On the eastern end of Berchtesgaden is the Austrian border and Carl von Stahl Haus, where I overnighted. I ate lentil stew and drank German pilsner into the evening until the storm lashed us with marble-size hail and gale-force winds. During the midnight hour, the winds banged open the bunkroom windows.
At dawn, the soup of clouds gave many of us doubts. But after climbing further up a sodden trail, I crested Schneibstein (2,276 meters, or 7,467 feet) into brilliant skies. The clouds below shrouded everything but the highest peaks.
Trails are well-marked. They include degrees of difficulty, similar to ski trails. They also have not mileage but estimated hiking times.
Once I realized the times were VERY conservative, I worried less about making it to my destination on time and hiked in mesmerized awe.
Wasseralm in der Röth (1,423 meters, or 4,469 feet), my next destination, was a cluster of three modest buildings folded into a hollow ringed by sub-peaks. Torrents of evening and overnight rain sent a raucous stream bursting its banks and nearly turned the buildings into islands.
It also made for a wet dinner conversation over vegetable stew and stacks of dark rye bread. The other hikers and I huddled under dripping eaves before retiring to a common room, where a wood-fired stove dried wet clothes and warmed bodies. White wine, beer and schnapps kept the conversation going until 10 p.m. lights out — a strict rule of the huts.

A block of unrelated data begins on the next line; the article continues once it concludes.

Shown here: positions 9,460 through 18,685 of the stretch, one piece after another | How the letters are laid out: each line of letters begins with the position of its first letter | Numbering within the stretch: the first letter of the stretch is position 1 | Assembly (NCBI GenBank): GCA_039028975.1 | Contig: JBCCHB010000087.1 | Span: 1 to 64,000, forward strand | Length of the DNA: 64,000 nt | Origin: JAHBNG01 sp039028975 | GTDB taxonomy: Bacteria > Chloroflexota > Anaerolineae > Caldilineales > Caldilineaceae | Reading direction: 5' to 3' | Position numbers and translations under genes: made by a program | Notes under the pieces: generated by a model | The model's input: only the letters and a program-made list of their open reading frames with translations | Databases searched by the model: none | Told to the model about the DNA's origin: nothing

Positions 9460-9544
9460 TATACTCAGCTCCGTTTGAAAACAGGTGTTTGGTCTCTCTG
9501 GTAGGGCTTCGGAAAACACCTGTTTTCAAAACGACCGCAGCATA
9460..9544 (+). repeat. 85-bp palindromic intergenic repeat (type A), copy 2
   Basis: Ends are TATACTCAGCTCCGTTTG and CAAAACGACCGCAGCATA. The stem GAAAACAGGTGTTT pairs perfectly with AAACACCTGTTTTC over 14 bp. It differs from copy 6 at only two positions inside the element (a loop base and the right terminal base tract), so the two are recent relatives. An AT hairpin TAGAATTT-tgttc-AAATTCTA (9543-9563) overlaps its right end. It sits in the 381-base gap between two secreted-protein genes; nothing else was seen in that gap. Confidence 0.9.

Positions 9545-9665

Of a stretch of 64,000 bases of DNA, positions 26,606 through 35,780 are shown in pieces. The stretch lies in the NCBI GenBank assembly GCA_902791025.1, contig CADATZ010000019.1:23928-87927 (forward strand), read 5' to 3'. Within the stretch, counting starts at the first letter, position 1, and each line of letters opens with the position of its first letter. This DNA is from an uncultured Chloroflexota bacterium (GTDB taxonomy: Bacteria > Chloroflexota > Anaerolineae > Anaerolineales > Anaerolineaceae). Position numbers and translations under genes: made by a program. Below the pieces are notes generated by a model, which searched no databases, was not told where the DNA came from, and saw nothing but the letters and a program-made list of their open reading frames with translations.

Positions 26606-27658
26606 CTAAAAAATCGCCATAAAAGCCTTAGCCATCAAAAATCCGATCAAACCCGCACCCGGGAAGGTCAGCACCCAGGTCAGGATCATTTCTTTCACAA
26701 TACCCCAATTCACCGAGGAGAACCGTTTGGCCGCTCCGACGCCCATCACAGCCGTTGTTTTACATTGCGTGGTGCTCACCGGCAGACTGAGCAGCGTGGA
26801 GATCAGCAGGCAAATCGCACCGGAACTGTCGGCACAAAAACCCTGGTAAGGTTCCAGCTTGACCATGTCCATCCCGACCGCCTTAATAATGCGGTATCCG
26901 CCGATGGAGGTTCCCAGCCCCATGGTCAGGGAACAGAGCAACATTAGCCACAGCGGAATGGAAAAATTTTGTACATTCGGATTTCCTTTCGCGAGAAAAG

Those of us headed out the following day had to ford the stream — with or without shoes, which made for a good conversation starter. Being American, backpacking alone also made a good conversation starter, and I fell in with two German guys and a woman from a separate group as we clambered up.
Surprisingly for a German national park, the trails were in some places poorly maintained and not for the faint-hearted. Some places, we had to pick our way over scree fields, and hold onto steel cables bolted into the hillside. Wood ladders were broken or rotting, rain slippery. Bog bridges were under water.
Kärlingerhaus am Funtensee (1,638-meters, 5,374 feet), the next stop, was perched over a small lake, in a bowl ringed by ridges that caught the next morning’s sun like facets on a gem. On the lake’s other side, two low-slung wooden buildings were for the distillers who made schnapps from local waters. There was also a sheep herder who, I was told, was paid by valley farmers to mind their flocks in the summer and harvest wool and milk for cheese.